Robert ReichROBERT B. REICH, Chancellor’s Professor of Public Policy at the University of California at Berkeley, was Secretary of Labor in the Clinton administration. Time Magazine named him one of the ten most effective cabinet secretaries of the last century. He has written thirteen books, including the best sellers “Aftershock" and “The Work of Nations." His latest, "Beyond Outrage," is now out in paperback. He is also a founding editor of the American Prospect magazine and chairman of Common Cause.

Books by Robert Reich

Saving Capitalism: For the Many, Not the Few -- by Robert B. Reich

0345806220America was once celebrated for and defined by its large and prosperous middle class. Now, this middle class is shrinking, a new oligarchy is rising, and the country faces its greatest wealth disparity in eighty years. Why is the economic system that made America strong suddenly failing us, and how can it be fixed?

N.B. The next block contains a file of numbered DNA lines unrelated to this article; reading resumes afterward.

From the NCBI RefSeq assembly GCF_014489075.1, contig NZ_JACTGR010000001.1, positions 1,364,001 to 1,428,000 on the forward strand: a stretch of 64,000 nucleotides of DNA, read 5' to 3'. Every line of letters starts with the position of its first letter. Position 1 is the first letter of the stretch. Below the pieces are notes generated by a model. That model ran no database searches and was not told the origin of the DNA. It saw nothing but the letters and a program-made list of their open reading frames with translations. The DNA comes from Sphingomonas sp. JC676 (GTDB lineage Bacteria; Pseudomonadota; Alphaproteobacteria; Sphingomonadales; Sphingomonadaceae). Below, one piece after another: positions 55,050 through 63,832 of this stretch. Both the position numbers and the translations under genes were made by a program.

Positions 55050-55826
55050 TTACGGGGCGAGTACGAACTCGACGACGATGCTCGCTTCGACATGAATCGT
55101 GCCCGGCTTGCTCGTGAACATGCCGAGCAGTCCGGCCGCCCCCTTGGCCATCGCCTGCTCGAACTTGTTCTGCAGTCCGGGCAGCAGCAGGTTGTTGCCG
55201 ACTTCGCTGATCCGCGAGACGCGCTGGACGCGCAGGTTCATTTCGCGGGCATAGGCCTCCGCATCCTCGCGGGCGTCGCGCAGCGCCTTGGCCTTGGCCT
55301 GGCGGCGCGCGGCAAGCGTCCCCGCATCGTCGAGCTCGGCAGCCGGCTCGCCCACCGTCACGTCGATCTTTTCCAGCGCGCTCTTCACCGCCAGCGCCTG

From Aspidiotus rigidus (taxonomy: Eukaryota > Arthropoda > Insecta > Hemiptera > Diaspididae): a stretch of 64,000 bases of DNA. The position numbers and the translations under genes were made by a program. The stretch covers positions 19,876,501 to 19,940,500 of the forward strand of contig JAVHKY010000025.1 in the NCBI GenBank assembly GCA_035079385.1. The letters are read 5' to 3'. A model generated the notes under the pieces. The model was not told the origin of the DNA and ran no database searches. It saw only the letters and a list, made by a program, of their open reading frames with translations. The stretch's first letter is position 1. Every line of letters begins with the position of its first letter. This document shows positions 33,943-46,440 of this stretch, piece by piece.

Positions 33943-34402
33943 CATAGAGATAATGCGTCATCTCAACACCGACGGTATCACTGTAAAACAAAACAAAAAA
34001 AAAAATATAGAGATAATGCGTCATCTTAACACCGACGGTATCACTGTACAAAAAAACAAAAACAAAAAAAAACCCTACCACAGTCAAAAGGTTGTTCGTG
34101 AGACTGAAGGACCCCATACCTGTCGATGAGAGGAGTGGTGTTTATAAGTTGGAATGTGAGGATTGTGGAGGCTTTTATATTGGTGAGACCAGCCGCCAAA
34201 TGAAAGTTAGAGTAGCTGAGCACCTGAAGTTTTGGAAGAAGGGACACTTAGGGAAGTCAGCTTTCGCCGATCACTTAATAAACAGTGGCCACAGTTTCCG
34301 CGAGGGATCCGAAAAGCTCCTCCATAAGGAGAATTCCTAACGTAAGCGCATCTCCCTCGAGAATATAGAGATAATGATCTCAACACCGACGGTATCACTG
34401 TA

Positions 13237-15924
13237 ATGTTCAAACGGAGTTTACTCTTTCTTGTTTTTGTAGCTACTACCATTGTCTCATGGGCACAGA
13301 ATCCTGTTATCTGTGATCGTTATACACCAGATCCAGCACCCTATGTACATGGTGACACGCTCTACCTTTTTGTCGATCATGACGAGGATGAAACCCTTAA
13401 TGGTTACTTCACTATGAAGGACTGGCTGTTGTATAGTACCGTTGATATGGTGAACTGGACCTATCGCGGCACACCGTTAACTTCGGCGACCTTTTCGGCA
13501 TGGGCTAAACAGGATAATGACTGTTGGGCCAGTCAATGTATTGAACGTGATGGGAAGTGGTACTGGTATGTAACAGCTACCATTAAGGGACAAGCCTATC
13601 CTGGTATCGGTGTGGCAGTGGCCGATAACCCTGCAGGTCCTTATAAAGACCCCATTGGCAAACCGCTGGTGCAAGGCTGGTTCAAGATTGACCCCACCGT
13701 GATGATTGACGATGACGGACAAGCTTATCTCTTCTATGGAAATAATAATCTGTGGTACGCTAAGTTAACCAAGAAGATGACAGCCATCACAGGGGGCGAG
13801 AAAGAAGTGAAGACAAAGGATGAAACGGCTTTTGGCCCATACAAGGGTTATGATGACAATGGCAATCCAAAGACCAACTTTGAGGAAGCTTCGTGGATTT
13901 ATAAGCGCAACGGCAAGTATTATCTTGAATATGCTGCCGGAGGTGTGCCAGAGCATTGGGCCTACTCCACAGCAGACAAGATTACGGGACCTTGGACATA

Click here for more info or to order this book on Amazon.

 

Beyond Outrage: What has gone wrong with our economy and our democracy, and how to fix it -- by Robert B. Reich

Beyond OutrageIn this timely book, Robert B. Reich argues that nothing good happens in Washington unless citizens are energized and organized to make sure Washington acts in the public good. The first step is to see the big picture. Beyond Outrage connects the dots, showing why the increasing share of income and wealth going to the top has hobbled jobs and growth for everyone else, undermining our democracy; caused Americans to become increasingly cynical about public life; and turned many Americans against one another. He also explains why the proposals of the “regressive right” are dead wrong and provides a clear roadmap of what must be done instead. Here’s a plan for action for everyone who cares about the future of America.

Click here for more info or to order this book on Amazon.